06    Object (new): a new object that held significance

Tyler and I love to host and have people over - to feed them! Lately our dinners have seemed to expand, so he built us a twelve-foot table out of solid redwood. It’s incredible, perfect in all of its right angles, its color, its form. Now every morning I get to have some coffee in the backyard and smell the redwood and sit at this giant table by myself to start the day.

07    Object (old): an old object that took on new/different kind of meaning

Potato peeler: When we arrived to Arianna’s we cooked dinner for the team every night. I like to use a peeler to shave cheese into a salad for example, but I was surprised to find there was not one in the kitchen! I thought for sure it was hiding, so I asked Arianna where it was kept, and she said oh, the potato peeler! I always forget to buy one for years now! I just never remember to get it. I had a fantasy of buying some gorgeous, fancy peeler, one which we’d get engraved and send as a thank you gift; instead, the last night we picked up a peeler at the market along with the dinner fixings; it was plastic and metal and about as basic as it gets, and brought it back to cook dinner. I presented it to Arianna and she was so genuinely excited. It gave me the same kind of internal pride you might get as kid, when your older brother bestowed upon you a rare, unexpected compliment. I will probably always now have a special affection for peelers.

08    Discard: Something you decided to rid from your life (or that you are particularly happy this month to see come to an end)

I am embracing fall. I love summer, but the season of fall is a change I can really feel before it happens on the calendar, and one that I always find very moving. It’s a season that is somehow filled and abundant, but also has a sprinkle of something melancholy, a little bit of reflection, a leaving behind of something, and a wanting for the feeling of home. Summer has gone when this feeling arrives.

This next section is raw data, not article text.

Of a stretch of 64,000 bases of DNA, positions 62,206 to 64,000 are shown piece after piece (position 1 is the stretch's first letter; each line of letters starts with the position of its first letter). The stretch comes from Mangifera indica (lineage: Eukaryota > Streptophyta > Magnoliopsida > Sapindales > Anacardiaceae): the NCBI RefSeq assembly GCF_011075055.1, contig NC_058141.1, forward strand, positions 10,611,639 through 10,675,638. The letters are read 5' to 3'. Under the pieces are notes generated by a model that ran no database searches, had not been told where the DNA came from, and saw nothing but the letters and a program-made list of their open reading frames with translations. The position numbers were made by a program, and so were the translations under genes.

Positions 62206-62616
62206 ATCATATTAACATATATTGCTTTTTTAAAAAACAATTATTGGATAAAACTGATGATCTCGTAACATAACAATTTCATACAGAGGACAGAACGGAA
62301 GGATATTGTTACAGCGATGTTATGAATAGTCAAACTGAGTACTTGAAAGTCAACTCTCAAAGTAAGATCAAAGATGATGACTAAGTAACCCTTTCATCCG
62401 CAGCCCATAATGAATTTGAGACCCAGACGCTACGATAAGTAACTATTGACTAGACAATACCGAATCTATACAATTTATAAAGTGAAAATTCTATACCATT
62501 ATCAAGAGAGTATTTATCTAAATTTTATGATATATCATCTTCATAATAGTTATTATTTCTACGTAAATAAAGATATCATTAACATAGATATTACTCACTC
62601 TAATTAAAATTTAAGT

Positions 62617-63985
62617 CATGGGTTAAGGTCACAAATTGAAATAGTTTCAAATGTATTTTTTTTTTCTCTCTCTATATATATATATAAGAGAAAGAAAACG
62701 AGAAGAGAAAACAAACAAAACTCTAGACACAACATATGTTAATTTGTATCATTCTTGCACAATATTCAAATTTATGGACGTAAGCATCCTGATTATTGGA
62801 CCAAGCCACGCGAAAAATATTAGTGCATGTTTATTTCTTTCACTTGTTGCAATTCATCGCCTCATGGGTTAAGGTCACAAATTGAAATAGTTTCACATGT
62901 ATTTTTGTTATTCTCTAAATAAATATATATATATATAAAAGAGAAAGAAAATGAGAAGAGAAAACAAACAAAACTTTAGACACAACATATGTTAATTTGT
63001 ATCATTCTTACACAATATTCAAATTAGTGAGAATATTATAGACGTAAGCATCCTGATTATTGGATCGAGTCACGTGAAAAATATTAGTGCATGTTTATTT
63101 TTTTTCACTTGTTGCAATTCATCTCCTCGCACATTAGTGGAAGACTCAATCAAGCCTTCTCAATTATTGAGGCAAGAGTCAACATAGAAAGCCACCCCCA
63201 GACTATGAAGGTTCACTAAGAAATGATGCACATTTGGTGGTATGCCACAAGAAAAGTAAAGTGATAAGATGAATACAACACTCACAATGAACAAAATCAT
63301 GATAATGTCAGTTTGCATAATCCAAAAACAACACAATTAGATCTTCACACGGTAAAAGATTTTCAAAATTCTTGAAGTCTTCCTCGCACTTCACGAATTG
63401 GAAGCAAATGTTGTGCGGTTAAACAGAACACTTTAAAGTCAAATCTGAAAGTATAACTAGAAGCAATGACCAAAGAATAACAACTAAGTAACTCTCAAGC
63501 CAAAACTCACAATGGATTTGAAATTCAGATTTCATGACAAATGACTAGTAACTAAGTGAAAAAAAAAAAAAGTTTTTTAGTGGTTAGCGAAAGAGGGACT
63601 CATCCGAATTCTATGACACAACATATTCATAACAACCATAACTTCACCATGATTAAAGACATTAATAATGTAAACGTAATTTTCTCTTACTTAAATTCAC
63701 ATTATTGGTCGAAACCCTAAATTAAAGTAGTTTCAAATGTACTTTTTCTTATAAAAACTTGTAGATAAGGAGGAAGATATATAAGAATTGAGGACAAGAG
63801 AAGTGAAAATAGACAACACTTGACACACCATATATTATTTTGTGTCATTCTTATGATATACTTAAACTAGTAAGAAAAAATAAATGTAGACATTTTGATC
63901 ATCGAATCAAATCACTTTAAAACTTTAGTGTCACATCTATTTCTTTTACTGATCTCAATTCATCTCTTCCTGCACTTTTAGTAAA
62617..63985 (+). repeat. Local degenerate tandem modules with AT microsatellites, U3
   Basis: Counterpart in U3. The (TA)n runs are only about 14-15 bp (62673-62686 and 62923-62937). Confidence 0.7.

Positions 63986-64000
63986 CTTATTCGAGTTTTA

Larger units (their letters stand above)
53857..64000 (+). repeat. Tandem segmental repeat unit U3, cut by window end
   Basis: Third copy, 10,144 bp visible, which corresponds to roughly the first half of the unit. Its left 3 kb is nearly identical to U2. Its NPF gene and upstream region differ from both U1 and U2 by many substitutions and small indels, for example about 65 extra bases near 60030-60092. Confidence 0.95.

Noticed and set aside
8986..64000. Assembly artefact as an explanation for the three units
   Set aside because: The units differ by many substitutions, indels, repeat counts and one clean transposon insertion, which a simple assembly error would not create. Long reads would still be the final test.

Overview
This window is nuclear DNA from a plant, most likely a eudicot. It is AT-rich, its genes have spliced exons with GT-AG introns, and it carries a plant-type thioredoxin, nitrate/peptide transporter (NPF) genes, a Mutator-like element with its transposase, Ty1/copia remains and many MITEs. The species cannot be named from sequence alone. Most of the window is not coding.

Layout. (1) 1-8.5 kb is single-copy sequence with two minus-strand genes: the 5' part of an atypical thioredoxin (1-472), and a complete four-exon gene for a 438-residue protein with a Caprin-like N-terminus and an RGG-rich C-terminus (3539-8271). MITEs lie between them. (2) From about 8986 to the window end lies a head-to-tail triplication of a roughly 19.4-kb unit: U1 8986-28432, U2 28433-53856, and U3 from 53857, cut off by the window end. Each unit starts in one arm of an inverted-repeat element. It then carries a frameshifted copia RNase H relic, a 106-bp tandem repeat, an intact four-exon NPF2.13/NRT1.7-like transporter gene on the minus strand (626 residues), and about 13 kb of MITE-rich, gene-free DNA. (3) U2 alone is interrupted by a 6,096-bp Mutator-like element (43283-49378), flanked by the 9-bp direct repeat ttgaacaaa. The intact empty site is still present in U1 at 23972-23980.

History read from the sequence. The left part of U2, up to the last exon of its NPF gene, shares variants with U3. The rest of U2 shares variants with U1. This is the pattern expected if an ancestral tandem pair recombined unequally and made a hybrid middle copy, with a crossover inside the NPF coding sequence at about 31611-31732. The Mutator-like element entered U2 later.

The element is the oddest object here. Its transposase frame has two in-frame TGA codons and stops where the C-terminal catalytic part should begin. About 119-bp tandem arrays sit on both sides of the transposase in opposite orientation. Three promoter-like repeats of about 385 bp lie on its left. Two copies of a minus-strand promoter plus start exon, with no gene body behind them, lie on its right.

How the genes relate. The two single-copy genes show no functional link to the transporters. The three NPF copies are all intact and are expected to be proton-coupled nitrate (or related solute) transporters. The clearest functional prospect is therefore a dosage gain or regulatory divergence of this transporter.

09    Gratitude: something you have been specifically thankful for this month:

The confluence of my work with my vision for living a good life. I am reaching a moment where the work I do and the life I want to live are becoming one thing, and this is such a powerful moment and realization of harmony. This month was very much defined by my trip to Sicily. Getting the opportunity to experience wine this way, and also meet and learn from a winemaker and person like Arianna defines what I do but also enforces the choices I make in life. It’s so affirming and inspiring, and such a privilege. While the trip was work related, it was pure warmth and hospitality; utterly good people and an abundance of heartfelt stories, the most open of kitchens, and laughing like I have not done in so long. The kind of laughing that you do only in church when you are not supposed to laugh, which only makes it that much funnier. There’s a notion that work is separate from that stuff, but in fact, they can be one thing, and for that I am grateful.

 

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dispatches from Sicilian winery Occhipinti

dispatches from Sicilian winery Occhipinti

Olive picking 

Olive picking 

Bluegrass in the backyard

Bluegrass in the backyard

our magic redwood long table Tyler built:

our magic redwood long table Tyler built:

Winemaking

Winemaking

squeegee as life metaphor

squeegee as life metaphor